5. What television shows, movies, or albums do you believe are written well? The Good Wife, anything by Lynda LaPlante
  6. Which actor would you cast in the protagonist role of your most recent piece? Some good looking Brit with green eyes.
  7. Which of your pieces was the hardest to write? The very next book
  8.      Which was the easiest? Surprisingly the next book was a lot easier
  9. Which of your pieces did readers ‘get’ when they told you their thoughts on it?I’m so happy when readers “get” The Dry – it has many layers.
  10. What are you working on now?I’m working on the next Deadly book – Deadly Haste
  11. What story do you have to write before you die?I have to get a picture book manuscript published
  12. What’s your best fan story?I have a lot of fans with Deadly Thyme
  13. What sentence have you written that you feel encapsulates your style?
    That’s a really difficult one to answer. My style is so very different in each book. In The Dry I like my first sentence: “There was a lot of dark in the house in Jeffersonville, Virginia, several long halls, lots of doorways, and countless deep corners.
  14. Have you ever based characters off of real people?Of course, but I take bits and pieces of different people and collage them together to bring alive someone unique.
  15. Who’s your favorite character?
    My favorite character may be Morrigan Wasp. She is a fearless warrior and leader to her vespid colony

Find out more about Rebecca Nolen here.

 

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20 Questions With...

20 Questions with Enos Russell

He has been granted lifetime membership to writing groups, books dedicated to him, and is often the first person I go to when I need assistance with anything to do with writing.

His name is Enos Russell.

I hate to use a broad stroke to describe a multi faced human being and all that encapsulates Enos, but if you’re in the Houston writing world you need to know this man.

Over a dozen titles in his name, but none of it would have come to fruition without his beloved Enid.  She is the brains of the operation by far.  A truth that Enos has mentioned nearly every time I meet with him.

I don’t know what else to say, other than he’s known me from the beginning of my career  and I will never forget all that he’s done for me.  Enos Russell is not just an award winning sci fi writer, he’s an amazing friend.

And now Enos answers my infamous 20 Questions!

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Enos, Enid, and myself at the release of ‘Eclectically Criminal’.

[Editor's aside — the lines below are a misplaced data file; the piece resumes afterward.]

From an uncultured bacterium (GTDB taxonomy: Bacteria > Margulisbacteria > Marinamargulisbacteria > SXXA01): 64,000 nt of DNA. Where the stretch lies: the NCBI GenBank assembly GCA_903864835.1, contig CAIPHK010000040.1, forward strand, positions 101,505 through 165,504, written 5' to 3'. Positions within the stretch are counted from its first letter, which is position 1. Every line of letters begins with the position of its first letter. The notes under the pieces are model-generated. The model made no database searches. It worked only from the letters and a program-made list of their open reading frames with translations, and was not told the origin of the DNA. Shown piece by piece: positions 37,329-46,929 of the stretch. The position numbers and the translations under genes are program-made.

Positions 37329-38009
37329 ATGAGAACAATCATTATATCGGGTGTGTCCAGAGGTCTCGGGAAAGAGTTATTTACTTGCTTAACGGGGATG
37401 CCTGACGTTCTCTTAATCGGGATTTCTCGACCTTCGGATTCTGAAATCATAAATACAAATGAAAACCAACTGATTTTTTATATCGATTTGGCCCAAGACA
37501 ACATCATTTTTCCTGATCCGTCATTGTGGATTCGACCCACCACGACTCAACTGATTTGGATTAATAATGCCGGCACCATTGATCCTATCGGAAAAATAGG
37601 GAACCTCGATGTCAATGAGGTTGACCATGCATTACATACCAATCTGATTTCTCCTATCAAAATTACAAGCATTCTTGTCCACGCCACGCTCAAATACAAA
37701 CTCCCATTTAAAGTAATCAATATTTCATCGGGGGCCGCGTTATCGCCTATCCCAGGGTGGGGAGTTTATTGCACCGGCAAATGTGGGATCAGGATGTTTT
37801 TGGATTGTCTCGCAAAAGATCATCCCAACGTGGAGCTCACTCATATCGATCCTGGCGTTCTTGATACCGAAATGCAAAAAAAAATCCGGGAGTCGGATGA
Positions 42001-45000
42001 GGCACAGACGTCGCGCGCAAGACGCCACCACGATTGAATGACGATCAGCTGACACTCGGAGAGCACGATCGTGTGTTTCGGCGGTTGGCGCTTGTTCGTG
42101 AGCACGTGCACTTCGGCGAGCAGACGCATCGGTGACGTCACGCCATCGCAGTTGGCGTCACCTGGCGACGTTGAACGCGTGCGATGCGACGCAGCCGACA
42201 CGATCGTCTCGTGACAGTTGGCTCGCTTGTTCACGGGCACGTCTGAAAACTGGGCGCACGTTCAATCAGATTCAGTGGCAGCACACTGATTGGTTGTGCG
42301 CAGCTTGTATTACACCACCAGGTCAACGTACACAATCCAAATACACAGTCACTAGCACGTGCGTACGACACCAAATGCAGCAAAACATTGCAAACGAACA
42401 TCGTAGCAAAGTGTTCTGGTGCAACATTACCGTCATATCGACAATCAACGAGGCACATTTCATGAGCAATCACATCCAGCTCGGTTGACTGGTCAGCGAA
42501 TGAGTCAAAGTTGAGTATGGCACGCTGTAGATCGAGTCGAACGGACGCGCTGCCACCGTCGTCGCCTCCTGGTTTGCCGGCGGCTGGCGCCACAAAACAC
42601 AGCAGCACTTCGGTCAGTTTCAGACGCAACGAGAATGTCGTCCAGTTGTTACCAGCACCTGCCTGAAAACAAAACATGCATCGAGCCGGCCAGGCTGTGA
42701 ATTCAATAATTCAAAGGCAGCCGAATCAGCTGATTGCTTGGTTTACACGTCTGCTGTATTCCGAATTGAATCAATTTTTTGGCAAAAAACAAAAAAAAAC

Twenty Questions With…Enos Russell

  1. Every writer has that one book that made him or her want to be a writer, what’s yours?

ELR – Stanger in a Strange Land a 1961 science fiction novel by American author Robert A. Heinlein.

  1. How old were you when you started writing?

ELR – 70

  1. Name four authors that you’d love to have lunch with.

ELR – John Campbell, Robert A. Heinlein, Haruki Murakami, and Mary Shelley.

  1. What would you eat?

ELR – Crow

  1. How do you plot out your work?

ELR – Wetware all the way. I think about them.

  1. Do you write in the morning or evening?

ELR – Yes

  1. Is there music on?

ELR – No, I write outside on the patio.

  1. What inspired your last story?

ELR – except for short fiction, I write in series. So, technically book 2 inspires book 3. I save the shorts for ideas I get whenever I find something interesting in current research. I ask the question about writing Life Code in general, “What could go wrong? As I posted on FB, I am in the middle of my research for the 2nd Meret Mather Mystery Technothriller, SKV, about Genomic Ransomware, trying to avoid too much science speculation AND addressing the question “What could go wrong?” when I spotted an article that showed three Americans won the Nobel in Biology for discovering how genetic material and be coded to act as a timer. I am concerned about how much time we have before this is weaponized.”

  1. Name three books so good you wish you wrote them.

ELR – I enjoy a good story but have never wished I had written one I read.

  1. What television shows, movies, or albums do you believe are written well?

ELR –  anything by Aaron Sorkin

  1. Which actor would you cast in the protagonist role of your most recent piece?

ELR – Scarlett Johansson to play Finna in the SEEKER series. Here’s a pitch for the first story, Finna’s Quest: “While Finna battles in the crusades for Eleanor of Aquitaine, a time traveler kidnaps her to fight in a Steampunk war across the galaxy. THE SEEKER – Finna’s Quest, High Concept Science Fiction, is the first novel and the Origin Story within a seminal series that pre-dates all of our published stories. Follow Finna on her thousand-year mission to lay the foundation for the emergence of Homo Evolutis and save Earth from destruction.”

 

  1. Which of your pieces was is the hardest to write?

ELR – My wife and I have published 25 novels and short stories. The most difficult story I have encountered is “Goth Glamm.” You may remember it from Critique Circle.  Here’s a start on its pitch: “If you remember puberty and claim you enjoyed that part of your life, this story is not for you. A Sixteen-year old Glam discovers she is losing her newfound womanly appearance while gaining shapes and hair in other areas. She tells her parents her body is turning her into a male and pleads with them for help. Her ex-counter-culture parents freak out, blame her for using bad drugs, unhealthy sex, and improper diet. Glamm decides to runs away and looks for solutions in the streets.

 

  1. Which was the easiest?

ELR – My first published story, Flash Fiction, an 800-word piece of humor titled “To Find a Thief.”

 

  1. Which of your pieces did readers ‘get’ when they told you their thoughts on it?

ELR – my experience with ‘live’ feedback is that they first claim they couldn’t put it down and then proceed to ask a few questions about the science or technology.

 

  1. What are you working on now?